The girls of OCG were able to spend two half days at the Dishaw Lab in USF SP to help identify & explore characteristics of the microbes from a marine organism. The model organism is a simple marine invertebrate — Ciona intestinalis (commonly referred to as a ‘sea squirt’) — which is known to associate with a diverse set of defined microbes referred to as its ‘microbiome.’ Our lab is interested in how symbiotic microbes interact among each other and with the host. In our short time, the girls learned and acquired some hands-on experiences with basic but important methods utilized in microbial ecology and molecular biology.
During our time, the girls performed simple experiments that helped describe ecological (how they behave, how they live) and molecular biological (studies concerning their DNA) principles that define an unknown bacterium isolated from our sea squirt model. The girls were also taught about viruses that infect bacteria, called bacteriophage (or ‘phage’), and how they are able to infect a specific bacterial strain and lyse them. We can visualize this while it’s happening because the bacterial culture, which is very opaque, will start to ‘clear’ over time.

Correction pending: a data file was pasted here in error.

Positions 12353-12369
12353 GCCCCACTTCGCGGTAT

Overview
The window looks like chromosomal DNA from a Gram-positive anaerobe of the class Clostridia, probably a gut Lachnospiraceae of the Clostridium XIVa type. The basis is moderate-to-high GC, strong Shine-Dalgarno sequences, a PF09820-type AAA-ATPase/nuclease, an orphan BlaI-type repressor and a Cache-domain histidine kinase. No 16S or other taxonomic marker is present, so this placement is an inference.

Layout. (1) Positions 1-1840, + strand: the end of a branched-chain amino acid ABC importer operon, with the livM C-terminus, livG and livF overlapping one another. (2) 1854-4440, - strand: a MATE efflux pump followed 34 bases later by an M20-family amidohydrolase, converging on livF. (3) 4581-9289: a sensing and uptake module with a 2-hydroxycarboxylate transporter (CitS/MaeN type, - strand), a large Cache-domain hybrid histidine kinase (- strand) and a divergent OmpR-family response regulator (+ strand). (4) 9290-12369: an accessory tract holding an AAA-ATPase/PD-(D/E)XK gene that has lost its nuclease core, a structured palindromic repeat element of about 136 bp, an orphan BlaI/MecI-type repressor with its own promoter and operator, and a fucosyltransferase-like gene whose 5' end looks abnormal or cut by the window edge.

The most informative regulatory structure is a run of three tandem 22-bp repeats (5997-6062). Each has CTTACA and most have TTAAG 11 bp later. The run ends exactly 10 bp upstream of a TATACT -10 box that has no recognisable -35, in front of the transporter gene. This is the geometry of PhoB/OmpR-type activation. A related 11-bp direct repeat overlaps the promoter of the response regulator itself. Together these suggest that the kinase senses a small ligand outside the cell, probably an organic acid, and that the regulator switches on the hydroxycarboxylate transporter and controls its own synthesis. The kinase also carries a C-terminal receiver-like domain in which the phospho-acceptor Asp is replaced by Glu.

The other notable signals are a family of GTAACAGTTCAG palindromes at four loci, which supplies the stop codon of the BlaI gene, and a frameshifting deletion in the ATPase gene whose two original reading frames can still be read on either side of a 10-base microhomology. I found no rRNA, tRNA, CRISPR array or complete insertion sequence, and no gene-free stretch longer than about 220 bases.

We also performed a ‘Gram stain,’ which helps us identify whether our “unknown” is a Gram positive or negative bacterium. This distinction reflects properties of their cell membrane. For example, Gram positive bacteria often have a more rigid capsule that can withstand harsher environmental conditions. This capsule retains the stain and gives the bacteria a much darker bluish/purple color. Our lab also performs experiments where we routinely “colonize” sea squirts with specific bacteria and when we do so, we often use special dyes that allow us to “see” the bacteria as they are taken into the gut. We dyed some bacteria with a fluorescent green dye and watched as the bacteria were taken into the gut of animals and could “see” the bacteria fill the digestive track.
Finally, the girls learned about bacterial fingerprinting. To do this, we used polymerase chain reaction (PCR) to amplify a gene from the bacteria. The amplified gene copies were then cut with special enzymes that recognize a specific DNA sequence. After doing this, the DNA is run on a special gel that separates the “fragments” by size. Because each bacterial species will have a different number of cut sites and in different locations, this generates a unique “fingerprint.” This helps us ultimately identify and keep track of specific bacteria. We think the girls were able to learn some new and very important concepts in our short workshop. And they had fun, just like we did!